How to make Turkish Coffee?

by Nuri Yaylali

Greetings, coffee lovers! I’m sure many of you love experimenting with new tastes, so here’s a question for you: have you ever tried a real, professionally made, delicious Turkish coffee? Here, I will show you how to make one of the oldest, strongest and richest coffee recipes in the world so you can fall in love with it like I did.

Before we start, there are some things I want to share with you. There are a number of different ways to prepare truly great and delicious Turkish coffee and this is just one of them. Whichever way you choose, it’s absolutely essential to use freshly roasted Turkish coffee that is extremely fine, like powder, for the richest and freshest taste possible. Did you know that most coffees lose a great part of their freshness and taste after the first 30 days since they have been ground? This is why I strongly suggest that you buy your own freshly roasted beans and grind them yourself, or buy only a few days old, fresh grind for the richest taste and maximum quality.

And now, let’s see what you’ll need to make Turkish coffee. You need filtered or bottled water, some freshly roasted and ground Turkish coffee, a special wide-bottomed coffee pot, usually made of copper, called cezve, Turkish coffee cups, and if you like your coffee sweet, some sugar. Remember that because of its roasting technique, Turkish coffee is naturally sweater. It’s usually served without sugar, but with a small piece of Turkish delight instead.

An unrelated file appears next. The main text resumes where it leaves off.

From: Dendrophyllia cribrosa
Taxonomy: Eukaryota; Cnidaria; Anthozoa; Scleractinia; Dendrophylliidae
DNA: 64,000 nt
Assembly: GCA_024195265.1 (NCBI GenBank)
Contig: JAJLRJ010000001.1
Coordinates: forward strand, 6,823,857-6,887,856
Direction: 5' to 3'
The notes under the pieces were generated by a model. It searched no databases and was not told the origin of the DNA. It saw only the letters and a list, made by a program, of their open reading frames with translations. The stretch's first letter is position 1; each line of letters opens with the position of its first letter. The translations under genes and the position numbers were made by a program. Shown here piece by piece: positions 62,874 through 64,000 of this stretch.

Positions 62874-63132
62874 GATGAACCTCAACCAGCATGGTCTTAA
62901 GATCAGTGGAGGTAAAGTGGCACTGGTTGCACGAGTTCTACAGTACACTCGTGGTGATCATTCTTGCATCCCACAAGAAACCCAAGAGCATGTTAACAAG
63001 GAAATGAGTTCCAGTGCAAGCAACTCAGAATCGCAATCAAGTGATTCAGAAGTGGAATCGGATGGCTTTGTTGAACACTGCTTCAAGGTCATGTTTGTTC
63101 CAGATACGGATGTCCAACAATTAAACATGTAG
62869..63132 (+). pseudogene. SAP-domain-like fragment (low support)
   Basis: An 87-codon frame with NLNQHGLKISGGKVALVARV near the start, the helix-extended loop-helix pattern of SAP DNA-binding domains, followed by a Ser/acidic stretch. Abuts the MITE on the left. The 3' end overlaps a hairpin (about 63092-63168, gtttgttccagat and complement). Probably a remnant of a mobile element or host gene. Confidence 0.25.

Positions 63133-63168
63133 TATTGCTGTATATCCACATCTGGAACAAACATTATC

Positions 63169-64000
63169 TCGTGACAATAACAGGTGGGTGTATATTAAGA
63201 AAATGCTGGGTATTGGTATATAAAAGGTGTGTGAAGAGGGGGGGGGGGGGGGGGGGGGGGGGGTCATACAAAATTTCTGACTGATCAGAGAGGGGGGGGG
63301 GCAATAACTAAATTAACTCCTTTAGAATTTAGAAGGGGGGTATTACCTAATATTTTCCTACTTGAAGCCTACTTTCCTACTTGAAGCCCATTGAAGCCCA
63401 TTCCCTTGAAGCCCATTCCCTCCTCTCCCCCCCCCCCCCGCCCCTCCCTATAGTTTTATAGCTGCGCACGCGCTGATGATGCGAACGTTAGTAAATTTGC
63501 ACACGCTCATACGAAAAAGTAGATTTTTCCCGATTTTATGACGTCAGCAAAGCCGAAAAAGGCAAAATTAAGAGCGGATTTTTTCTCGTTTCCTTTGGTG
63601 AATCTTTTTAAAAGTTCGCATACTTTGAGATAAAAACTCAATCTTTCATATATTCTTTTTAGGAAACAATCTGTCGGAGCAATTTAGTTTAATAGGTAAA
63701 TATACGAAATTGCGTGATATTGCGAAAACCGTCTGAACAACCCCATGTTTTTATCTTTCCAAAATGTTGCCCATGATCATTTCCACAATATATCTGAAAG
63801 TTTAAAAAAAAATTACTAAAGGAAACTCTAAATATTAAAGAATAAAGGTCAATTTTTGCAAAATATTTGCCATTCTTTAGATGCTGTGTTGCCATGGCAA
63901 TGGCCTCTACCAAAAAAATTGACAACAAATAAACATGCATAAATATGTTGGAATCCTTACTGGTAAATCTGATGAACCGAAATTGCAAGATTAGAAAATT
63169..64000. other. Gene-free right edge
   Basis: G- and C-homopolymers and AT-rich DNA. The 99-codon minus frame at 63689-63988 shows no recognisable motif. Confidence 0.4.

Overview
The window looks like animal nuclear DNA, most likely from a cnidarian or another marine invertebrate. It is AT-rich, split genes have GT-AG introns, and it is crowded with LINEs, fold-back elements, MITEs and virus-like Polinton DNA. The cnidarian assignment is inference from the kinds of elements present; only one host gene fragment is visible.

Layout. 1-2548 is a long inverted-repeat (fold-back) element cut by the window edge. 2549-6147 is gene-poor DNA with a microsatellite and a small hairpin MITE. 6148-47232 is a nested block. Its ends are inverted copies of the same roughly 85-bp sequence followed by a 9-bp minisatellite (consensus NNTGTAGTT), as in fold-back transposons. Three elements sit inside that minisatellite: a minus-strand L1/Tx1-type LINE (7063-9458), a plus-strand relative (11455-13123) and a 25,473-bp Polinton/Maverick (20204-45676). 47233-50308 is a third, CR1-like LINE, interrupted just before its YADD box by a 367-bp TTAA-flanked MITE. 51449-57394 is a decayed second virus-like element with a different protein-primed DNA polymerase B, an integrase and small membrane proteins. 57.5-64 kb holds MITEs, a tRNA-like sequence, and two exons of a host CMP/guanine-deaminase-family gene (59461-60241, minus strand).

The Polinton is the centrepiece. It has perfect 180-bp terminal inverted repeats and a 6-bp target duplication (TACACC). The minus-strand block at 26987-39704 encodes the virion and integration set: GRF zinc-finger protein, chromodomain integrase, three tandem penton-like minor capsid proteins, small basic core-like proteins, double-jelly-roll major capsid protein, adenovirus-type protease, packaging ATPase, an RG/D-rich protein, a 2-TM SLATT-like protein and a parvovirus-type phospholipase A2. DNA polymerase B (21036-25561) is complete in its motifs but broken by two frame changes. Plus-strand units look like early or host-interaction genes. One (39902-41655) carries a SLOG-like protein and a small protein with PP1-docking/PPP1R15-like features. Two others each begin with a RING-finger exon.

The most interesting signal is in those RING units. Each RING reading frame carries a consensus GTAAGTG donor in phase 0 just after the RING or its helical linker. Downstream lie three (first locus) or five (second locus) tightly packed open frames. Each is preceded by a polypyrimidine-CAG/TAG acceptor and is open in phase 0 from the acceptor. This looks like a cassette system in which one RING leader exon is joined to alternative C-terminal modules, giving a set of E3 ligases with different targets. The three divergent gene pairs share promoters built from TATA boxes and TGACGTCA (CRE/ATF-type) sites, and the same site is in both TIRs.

We’re ready to start! First, fill the coffee pot with water – one Turkish coffee cup per person. Since I’m making coffee for two, I will add two cups of water. If everyone takes Turkish coffee with sugar, add a total of four Turkish teaspoons of sugar right away, two teaspoons per person, and don’t stir. Next, add coffee, again without stirring. My standard measure is around one heaped teaspoon per cup, and since I’m making coffee for two, I will add two teaspoons. Depending on your taste, you can add more or less coffee at this stage. Finally, place the cezve on the stove on low heat. As it starts to heat up, stir it slowly to allow sugar to caramelise for the best taste and let it come to a boil.

When the coffee starts to boil, foam will start to form on the surface. Let it rise and remove the pot from the stove before it overflows, and then place a bit of that foam slowly into each coffee cup. The more foam in the cups, the better the coffee tastes and looks. Place the pot back on the stove, let the foam rise again, and then slowly and gently pour coffee into each cup to preserve the foam. Serve Turkish coffee with a glass of water and, if you want to make it even more delicious, some Turkish delight.